There is another interesting theory that is begging for our attention. I prefer to call this the lost cousin theory. Tamiflu arising out of the blue as the sole remedy for swine flu has drawn similarities to old Bollywood movies where two brothers get separated in childhood and then when there is a period of crisis they come together to win over the enemy. However the obvious reasons for their unification were propounded through a very popular e-mail from 2006. It claims that Donald Rumsfeld, the former US Defence Secretary, had a major share of the company Gilead Sciences Inc which developed Tamiflu and then later on sold its patent to Roche Laboratories. So he enjoyed the benefits directly or indirectly of the rising company's stock price because Roche pays a royalty of 10 per cent to Gilead. According to sources, Rumsfeld was the chairman of Gilead from the 1997 until the time he joined President Bush`s cabinet. However the Pentagon in a statement issued in 2006 has said that Rumsfeld has no relationship with Gilead beyond his investment in the company. Co-relating the former US defence secretary’s involvement along with the fact that the swine flu virus is an artificially created pathogen will surely raise a few eyebrows.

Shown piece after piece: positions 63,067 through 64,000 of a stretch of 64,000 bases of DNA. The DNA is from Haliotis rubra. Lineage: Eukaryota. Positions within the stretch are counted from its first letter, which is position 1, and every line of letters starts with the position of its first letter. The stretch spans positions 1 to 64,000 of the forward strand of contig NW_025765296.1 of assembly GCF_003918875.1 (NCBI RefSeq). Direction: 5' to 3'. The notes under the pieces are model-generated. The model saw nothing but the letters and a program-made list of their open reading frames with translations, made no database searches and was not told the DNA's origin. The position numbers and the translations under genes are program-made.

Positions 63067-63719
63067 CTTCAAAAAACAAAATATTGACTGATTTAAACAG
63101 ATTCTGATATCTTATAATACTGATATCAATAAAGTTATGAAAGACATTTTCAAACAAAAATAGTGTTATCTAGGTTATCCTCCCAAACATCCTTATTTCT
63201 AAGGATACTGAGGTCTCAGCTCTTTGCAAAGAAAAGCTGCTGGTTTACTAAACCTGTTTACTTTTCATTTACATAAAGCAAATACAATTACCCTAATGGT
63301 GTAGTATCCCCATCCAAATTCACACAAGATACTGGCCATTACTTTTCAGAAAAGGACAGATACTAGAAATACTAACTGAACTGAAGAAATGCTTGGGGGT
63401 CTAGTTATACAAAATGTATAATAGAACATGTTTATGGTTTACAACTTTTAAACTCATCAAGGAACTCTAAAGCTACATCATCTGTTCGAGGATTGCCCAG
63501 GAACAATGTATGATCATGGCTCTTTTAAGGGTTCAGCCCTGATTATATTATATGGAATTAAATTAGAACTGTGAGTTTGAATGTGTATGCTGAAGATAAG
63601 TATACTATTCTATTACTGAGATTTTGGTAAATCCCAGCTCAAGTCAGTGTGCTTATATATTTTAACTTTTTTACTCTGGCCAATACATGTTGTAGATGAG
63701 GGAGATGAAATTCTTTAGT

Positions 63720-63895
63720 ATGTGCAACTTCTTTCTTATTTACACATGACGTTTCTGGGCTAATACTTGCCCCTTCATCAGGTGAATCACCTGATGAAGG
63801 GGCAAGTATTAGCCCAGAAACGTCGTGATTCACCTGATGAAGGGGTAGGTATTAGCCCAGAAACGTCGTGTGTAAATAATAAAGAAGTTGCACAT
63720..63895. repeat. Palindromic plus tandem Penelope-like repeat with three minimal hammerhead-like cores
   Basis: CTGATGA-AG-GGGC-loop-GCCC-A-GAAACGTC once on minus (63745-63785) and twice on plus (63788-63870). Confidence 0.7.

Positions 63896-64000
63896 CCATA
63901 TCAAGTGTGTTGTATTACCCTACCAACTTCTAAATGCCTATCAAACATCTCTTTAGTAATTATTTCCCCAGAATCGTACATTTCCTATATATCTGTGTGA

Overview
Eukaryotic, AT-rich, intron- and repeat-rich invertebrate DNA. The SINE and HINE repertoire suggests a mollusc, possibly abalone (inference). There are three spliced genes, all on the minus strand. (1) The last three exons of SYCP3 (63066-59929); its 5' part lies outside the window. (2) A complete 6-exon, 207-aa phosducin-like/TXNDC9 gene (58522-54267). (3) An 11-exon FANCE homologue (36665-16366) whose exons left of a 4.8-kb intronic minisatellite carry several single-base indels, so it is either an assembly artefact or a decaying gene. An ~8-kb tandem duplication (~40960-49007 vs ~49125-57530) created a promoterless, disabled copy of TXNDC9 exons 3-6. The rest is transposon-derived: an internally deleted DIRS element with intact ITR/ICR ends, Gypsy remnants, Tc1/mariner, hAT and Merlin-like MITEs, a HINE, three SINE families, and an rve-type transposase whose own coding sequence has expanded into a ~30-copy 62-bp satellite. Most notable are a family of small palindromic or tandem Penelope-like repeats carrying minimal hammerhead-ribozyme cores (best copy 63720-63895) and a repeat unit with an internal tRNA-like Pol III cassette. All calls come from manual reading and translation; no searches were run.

The other substantial claim is that Tamiflu does not cure the flu rather it can only reduce the severity of it. There are also reports of side effects that this one stop remedy hides within its fold. However the world has not bothered to give much attention to such hearsay. Almost 60 countries including India are among their elite customer list thanks to organisations like WHO. A company which failed to produce substantial turnarounds in profit for a larger part of its history is however on a path of grievance redress and revival. In the last five years, their sales and stock market prices have been unmatched by many of the reputed pharmaceutical companies. When all this information is put together to make the complete jigsaw, we are faced with certain tough questions for which answers remain unknown. We may even take the liberty of dismissing these theories as obscure facts. But if it was after all a business strategy then we should know that prevention is always better than cure.
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